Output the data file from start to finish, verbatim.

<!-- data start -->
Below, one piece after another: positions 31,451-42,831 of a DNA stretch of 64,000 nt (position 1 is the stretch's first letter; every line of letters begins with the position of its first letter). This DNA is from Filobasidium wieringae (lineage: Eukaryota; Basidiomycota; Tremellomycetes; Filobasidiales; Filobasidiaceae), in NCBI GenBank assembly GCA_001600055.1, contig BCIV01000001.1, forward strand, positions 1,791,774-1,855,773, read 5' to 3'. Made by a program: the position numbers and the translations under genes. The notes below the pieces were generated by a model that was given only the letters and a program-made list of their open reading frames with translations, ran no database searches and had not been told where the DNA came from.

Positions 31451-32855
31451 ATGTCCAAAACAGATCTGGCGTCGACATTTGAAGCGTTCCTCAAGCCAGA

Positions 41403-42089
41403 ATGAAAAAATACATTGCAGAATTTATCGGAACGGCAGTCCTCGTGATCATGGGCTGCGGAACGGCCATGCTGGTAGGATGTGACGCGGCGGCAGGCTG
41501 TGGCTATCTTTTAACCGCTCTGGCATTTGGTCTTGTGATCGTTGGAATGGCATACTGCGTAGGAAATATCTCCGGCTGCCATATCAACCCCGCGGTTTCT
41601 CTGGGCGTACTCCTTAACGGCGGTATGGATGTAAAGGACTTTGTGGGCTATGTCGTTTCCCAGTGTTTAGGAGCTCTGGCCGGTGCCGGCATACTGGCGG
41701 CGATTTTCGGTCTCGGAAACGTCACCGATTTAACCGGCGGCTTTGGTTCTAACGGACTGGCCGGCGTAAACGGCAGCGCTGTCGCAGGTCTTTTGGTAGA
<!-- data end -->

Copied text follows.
Below, one piece after another: positions 31,451-42,831 of a DNA stretch of 64,000 nt (position 1 is the stretch's first letter; every line of letters begins with the position of its first letter). This DNA is from Filobasidium wieringae (lineage: Eukaryota; Basidiomycota; Tremellomycetes; Filobasidiales; Filobasidiaceae), in NCBI GenBank assembly GCA_001600055.1, contig BCIV01000001.1, forward strand, positions 1,791,774-1,855,773, read 5' to 3'. Made by a program: the position numbers and the translations under genes. The notes below the pieces were generated by a model that was given only the letters and a program-made list of their open reading frames with translations, ran no database searches and had not been told where the DNA came from.

Positions 31451-32855
31451 ATGTCCAAAACAGATCTGGCGTCGACATTTGAAGCGTTCCTCAAGCCAGA

Positions 41403-42089
41403 ATGAAAAAATACATTGCAGAATTTATCGGAACGGCAGTCCTCGTGATCATGGGCTGCGGAACGGCCATGCTGGTAGGATGTGACGCGGCGGCAGGCTG
41501 TGGCTATCTTTTAACCGCTCTGGCATTTGGTCTTGTGATCGTTGGAATGGCATACTGCGTAGGAAATATCTCCGGCTGCCATATCAACCCCGCGGTTTCT
41601 CTGGGCGTACTCCTTAACGGCGGTATGGATGTAAAGGACTTTGTGGGCTATGTCGTTTCCCAGTGTTTAGGAGCTCTGGCCGGTGCCGGCATACTGGCGG
41701 CGATTTTCGGTCTCGGAAACGTCACCGATTTAACCGGCGGCTTTGGTTCTAACGGACTGGCCGGCGTAAACGGCAGCGCTGTCGCAGGTCTTTTGGTAGA